There’s a critical bug in Xen, KVM, and QEMU that could allow an attacker to gain control of the underlying OS of the virtual system, and then access to all the guest OSes under that. The bug is in a virtual floppy disk controller that could allow exploitation of the guest or host OS, including Linux, Windows, Mac OS X, or others. VMWare, Microsoft Hyper-V, and Bochs hypervisors are *not* affected by this bug.
This is a serious issue, but to exploit it you need to have root or administrator access on the guest OS. If the guest OS has been compromised and the attacker has gained root/admin access, then they could exploit this. There are no indications at this time that there is exploit code in the wild, but that could change at any time.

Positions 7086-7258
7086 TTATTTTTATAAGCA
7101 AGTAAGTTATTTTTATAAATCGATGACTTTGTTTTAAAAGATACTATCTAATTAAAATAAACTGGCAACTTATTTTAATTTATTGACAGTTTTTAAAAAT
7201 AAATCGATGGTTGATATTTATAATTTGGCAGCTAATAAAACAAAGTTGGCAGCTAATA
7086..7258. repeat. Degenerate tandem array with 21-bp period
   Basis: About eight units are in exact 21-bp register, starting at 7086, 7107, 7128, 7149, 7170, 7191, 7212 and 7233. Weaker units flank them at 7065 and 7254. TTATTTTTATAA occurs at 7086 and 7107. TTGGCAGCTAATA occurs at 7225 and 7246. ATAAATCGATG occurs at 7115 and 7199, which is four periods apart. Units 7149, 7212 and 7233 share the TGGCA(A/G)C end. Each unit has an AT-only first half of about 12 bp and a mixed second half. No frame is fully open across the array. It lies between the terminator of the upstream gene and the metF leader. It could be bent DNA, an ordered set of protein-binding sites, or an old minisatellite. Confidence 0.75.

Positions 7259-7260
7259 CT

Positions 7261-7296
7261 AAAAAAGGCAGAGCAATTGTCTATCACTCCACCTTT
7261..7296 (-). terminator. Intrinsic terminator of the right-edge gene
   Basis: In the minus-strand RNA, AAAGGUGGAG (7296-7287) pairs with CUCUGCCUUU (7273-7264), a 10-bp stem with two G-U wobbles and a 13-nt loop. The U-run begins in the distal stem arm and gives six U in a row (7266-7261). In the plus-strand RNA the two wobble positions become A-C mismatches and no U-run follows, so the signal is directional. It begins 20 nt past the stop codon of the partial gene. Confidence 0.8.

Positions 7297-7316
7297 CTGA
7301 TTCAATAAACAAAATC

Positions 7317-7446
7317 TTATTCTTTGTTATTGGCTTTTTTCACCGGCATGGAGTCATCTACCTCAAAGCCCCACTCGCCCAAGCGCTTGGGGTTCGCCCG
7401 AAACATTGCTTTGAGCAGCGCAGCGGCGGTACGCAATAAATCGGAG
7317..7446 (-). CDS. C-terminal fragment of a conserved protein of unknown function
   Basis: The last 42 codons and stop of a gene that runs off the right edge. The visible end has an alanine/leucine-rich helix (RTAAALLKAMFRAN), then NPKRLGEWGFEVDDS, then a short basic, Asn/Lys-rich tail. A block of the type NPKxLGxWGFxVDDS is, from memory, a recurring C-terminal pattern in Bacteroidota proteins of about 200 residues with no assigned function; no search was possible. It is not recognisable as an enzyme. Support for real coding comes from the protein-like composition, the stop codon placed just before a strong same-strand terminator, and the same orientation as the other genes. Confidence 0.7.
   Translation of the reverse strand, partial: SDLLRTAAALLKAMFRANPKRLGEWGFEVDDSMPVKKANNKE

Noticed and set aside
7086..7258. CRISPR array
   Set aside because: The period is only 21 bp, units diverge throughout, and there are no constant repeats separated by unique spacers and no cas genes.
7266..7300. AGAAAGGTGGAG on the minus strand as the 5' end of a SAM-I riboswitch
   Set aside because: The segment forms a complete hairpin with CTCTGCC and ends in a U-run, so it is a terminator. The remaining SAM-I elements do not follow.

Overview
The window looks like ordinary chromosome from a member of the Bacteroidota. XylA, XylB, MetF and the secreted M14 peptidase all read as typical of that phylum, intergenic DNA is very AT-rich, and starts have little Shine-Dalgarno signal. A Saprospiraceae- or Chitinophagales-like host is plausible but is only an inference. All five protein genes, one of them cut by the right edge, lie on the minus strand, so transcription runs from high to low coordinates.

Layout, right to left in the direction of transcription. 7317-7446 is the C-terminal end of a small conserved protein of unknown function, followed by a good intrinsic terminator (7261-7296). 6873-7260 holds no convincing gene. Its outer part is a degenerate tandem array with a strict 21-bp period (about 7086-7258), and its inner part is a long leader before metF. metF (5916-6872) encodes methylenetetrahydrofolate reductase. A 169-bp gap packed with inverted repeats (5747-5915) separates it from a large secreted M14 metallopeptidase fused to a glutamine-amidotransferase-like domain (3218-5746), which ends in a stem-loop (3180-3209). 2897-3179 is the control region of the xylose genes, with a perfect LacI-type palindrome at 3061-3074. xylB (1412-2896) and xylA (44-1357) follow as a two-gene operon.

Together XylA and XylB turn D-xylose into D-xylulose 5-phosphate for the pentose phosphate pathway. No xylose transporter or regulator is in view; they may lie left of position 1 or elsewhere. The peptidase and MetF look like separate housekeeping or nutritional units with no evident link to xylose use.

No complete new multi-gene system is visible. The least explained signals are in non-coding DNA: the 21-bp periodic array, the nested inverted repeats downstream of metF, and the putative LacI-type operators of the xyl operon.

Some news sites are calling this worse than the Heartbleed bug of a year ago, but that one was exploitable remotely without having to be logged in. This new bug is not remotely exploitable, so I would not say it’s that bad, but if you are running a system with Xen, KVM, or QEMU, you need to get it patched soon.
More information can be found here: